Taking the odd left, a few steps down I found myself doing a double-take: a sausage shop named Stuff’d was advertising “hand made sausages & homebrew’d beer” on its sign! What was this paradise I had stumbled onto in China–two breweries within a block of one another? Madness! (Clearly I was foreshadowing the deep–if happy–culture shock when I relocated to the US later in the year.)

Stuff'd, the sausage shop.

Stuff’d, the sausage shop.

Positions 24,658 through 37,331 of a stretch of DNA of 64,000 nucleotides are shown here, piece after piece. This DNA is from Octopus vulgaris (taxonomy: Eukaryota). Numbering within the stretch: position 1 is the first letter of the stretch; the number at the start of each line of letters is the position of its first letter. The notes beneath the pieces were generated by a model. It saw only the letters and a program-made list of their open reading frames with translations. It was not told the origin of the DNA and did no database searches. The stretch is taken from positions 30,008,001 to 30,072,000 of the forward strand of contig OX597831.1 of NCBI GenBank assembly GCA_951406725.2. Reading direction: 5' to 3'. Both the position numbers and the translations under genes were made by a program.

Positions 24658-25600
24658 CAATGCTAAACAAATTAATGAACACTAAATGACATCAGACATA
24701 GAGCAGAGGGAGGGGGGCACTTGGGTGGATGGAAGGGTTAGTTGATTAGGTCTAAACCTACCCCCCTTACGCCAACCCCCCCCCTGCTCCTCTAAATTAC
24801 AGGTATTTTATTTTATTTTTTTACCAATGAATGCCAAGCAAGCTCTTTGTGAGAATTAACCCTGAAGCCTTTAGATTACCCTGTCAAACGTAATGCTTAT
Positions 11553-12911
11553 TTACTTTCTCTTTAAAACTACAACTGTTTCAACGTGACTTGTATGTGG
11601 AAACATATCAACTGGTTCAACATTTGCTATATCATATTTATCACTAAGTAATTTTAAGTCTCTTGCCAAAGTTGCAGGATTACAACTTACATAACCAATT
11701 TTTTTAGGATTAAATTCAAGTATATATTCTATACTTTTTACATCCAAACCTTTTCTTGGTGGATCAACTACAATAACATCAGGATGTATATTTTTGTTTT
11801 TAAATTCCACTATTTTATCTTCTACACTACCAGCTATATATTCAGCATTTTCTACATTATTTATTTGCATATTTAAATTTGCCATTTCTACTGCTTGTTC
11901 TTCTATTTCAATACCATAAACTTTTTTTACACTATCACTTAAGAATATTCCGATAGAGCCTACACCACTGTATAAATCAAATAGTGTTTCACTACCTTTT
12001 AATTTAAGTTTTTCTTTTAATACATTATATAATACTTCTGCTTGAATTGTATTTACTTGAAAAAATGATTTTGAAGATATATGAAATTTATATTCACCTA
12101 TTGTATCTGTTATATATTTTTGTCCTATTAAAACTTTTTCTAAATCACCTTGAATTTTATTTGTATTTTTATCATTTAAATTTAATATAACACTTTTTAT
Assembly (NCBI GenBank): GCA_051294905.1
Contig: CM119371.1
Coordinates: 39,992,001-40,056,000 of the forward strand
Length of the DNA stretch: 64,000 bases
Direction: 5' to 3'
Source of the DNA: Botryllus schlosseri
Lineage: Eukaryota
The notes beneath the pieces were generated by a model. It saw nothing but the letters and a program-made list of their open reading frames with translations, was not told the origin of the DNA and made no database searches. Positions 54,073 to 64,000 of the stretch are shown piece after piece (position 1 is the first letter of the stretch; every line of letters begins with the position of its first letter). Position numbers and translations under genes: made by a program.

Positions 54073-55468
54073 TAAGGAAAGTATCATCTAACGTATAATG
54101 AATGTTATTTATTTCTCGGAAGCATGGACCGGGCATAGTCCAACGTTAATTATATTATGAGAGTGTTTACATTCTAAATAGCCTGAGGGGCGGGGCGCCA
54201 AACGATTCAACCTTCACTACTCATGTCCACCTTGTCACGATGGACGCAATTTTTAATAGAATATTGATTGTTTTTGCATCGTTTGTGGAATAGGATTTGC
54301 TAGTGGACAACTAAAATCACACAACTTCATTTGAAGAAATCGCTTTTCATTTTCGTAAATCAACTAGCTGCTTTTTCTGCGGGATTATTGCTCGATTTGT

Stepping into Stuff’d (which, if I recall from my friends who spent time in the UK, is a pretty vulgar bit of innuendo over there), I looked confused enough that the barkeep sitting at his laptop got up to help out. He’s Swedish, and the American sitting down the bar have joined with the Brit who owns Stuff’d (that explains the name?) and started brewing in the first place to get Arrow Factory Brewing up and running. So named for the hutong where it sits, which having been named many things through the centuries at one point derived its moniker from an arrow factory. This brings to mind the early microbrewers in the 70s and 80s in the US, cashing in on a sense of history and tradition to market new ideas (e.g. New Amsterdam or New Albion), but basing it in a consciously local institution.